VATICAN CITY -- Pope Francis, marking Palm Sunday in a packed St. Peter's Square, ignored his prepared homily and spoke entirely off-the-cuff in a remarkable departure from practice.
Later, he continued to stray from the script by hopping off his popemobile to pose for "selfies" with young people and also sipping tea passed to him from the crowd.
In his homily, Pope Francis called on people, himself included, to look into their own hearts to see how they are living their lives.
"Has my life fallen asleep?" the pontiff asked after listening to a Gospel account of how Jesus' disciples fell asleep shortly before he was betrayed by Judas before his crucifixion.
"Am I like Pontius Pilate, who, when he sees the situation is difficult, washes my hands?"
He sounded tired, frequently pausing to catch his breath, as he spoke for about 15 minutes in his homily during Palm Sunday Mass, which solemnly opens Holy Week for the Roman Catholic Church.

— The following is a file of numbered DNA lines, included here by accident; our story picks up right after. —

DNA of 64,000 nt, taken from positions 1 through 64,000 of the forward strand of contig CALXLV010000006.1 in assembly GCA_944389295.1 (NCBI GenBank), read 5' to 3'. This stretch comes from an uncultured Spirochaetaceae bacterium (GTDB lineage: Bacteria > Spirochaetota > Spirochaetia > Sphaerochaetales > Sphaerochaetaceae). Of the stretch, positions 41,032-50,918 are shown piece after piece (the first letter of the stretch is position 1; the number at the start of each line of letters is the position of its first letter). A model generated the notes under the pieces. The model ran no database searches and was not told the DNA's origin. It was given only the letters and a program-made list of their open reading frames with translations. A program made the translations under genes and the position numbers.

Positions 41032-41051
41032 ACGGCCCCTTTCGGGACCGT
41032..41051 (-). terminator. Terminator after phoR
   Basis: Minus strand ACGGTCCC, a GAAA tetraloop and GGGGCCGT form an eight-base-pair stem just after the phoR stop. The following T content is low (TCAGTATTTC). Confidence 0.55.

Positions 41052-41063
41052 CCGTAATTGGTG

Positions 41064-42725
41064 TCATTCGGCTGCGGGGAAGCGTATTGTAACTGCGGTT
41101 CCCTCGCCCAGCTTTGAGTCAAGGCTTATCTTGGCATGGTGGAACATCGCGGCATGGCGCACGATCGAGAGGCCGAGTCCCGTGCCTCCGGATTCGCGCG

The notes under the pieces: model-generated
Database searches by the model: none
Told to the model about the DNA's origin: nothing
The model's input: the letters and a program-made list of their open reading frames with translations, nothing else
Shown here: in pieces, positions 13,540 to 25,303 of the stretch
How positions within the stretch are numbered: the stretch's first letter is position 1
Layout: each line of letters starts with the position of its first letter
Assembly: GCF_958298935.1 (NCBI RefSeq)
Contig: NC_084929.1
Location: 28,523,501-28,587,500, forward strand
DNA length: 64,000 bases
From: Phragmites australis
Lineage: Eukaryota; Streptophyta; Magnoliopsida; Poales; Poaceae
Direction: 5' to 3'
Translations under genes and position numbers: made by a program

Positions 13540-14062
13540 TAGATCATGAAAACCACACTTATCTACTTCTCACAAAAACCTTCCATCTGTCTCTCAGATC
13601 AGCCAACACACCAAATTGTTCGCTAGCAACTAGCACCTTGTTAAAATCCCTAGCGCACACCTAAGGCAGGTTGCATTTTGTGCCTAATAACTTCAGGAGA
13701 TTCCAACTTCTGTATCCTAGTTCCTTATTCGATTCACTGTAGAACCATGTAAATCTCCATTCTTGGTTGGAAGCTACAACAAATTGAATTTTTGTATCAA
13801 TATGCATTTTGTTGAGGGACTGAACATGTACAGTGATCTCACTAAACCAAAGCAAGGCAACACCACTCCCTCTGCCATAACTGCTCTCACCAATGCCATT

''Where is my heart?" the pope asked, pinpointing that as the "question which accompanies us" throughout Holy Week.
Pope Francis seemed to regain his wind after the 2½ hour ceremony. He shed his red vestments atop his plain white cassock, chatted amiably with cardinals dressed more formally than he at that point. Then he posed for "selfies" with young people from Rio de Janeiro who had carried a large cross in the square.
He had barely climbed aboard his open-topped popemobile when he spotted Polish youths. They, too, were clamoring for a "selfie" with a pope, and he hopped off, not even waiting for the vehicle to fully stop, to oblige them. In another moment in the pope's long tour of the square, the Vatican's security chief poured herbal mate tea from a thermos, thrust toward the pontiff by someone in the crowd, into a mate cup, also held out by an admirer, and passed the cup to Pope Francis for a sip.
In a crowd of around 100,000 Romans, tourists and pilgrims, people clutched olive tree branches, tall palm fronds or tiny braided palm leaves shaped like crosses that were blessed by Pope Francis at the start of the ceremony.
Pope Francis used a wooden pastoral staff carved by Italian prison inmates, who donated it to him. The pope wants to put people on the margins of life at the center of the church's attention.
He wore red vestments, symbolizing blood shed by the crucified Jesus.
Holy Week culminates Sunday with Easter Mass, also in St. Peter's Square.